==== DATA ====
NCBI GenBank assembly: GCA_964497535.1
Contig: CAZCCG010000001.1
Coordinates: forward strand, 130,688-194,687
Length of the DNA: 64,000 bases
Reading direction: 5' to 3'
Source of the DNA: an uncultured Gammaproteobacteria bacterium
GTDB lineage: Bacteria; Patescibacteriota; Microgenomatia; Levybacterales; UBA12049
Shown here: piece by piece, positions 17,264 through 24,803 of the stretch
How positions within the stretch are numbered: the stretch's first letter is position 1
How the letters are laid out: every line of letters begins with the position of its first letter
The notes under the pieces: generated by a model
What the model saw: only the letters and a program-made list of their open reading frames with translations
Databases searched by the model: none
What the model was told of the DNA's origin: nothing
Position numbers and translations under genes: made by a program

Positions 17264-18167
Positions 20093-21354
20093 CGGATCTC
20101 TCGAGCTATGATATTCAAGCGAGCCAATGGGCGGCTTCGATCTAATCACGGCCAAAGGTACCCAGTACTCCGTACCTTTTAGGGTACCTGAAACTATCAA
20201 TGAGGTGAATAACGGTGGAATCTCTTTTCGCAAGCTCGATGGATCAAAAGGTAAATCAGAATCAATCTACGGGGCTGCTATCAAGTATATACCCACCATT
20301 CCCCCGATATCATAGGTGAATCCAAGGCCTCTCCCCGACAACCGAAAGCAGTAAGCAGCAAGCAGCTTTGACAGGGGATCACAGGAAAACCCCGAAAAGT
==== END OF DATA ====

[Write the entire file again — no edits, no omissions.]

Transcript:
NCBI GenBank assembly: GCA_964497535.1
Contig: CAZCCG010000001.1
Coordinates: forward strand, 130,688-194,687
Length of the DNA: 64,000 bases
Reading direction: 5' to 3'
Source of the DNA: an uncultured Gammaproteobacteria bacterium
GTDB lineage: Bacteria; Patescibacteriota; Microgenomatia; Levybacterales; UBA12049
Shown here: piece by piece, positions 17,264 through 24,803 of the stretch
How positions within the stretch are numbered: the stretch's first letter is position 1
How the letters are laid out: every line of letters begins with the position of its first letter
The notes under the pieces: generated by a model
What the model saw: only the letters and a program-made list of their open reading frames with translations
Databases searched by the model: none
What the model was told of the DNA's origin: nothing
Position numbers and translations under genes: made by a program

Positions 17264-18167
Positions 20093-21354
20093 CGGATCTC
20101 TCGAGCTATGATATTCAAGCGAGCCAATGGGCGGCTTCGATCTAATCACGGCCAAAGGTACCCAGTACTCCGTACCTTTTAGGGTACCTGAAACTATCAA
20201 TGAGGTGAATAACGGTGGAATCTCTTTTCGCAAGCTCGATGGATCAAAAGGTAAATCAGAATCAATCTACGGGGCTGCTATCAAGTATATACCCACCATT
20301 CCCCCGATATCATAGGTGAATCCAAGGCCTCTCCCCGACAACCGAAAGCAGTAAGCAGCAAGCAGCTTTGACAGGGGATCACAGGAAAACCCCGAAAAGT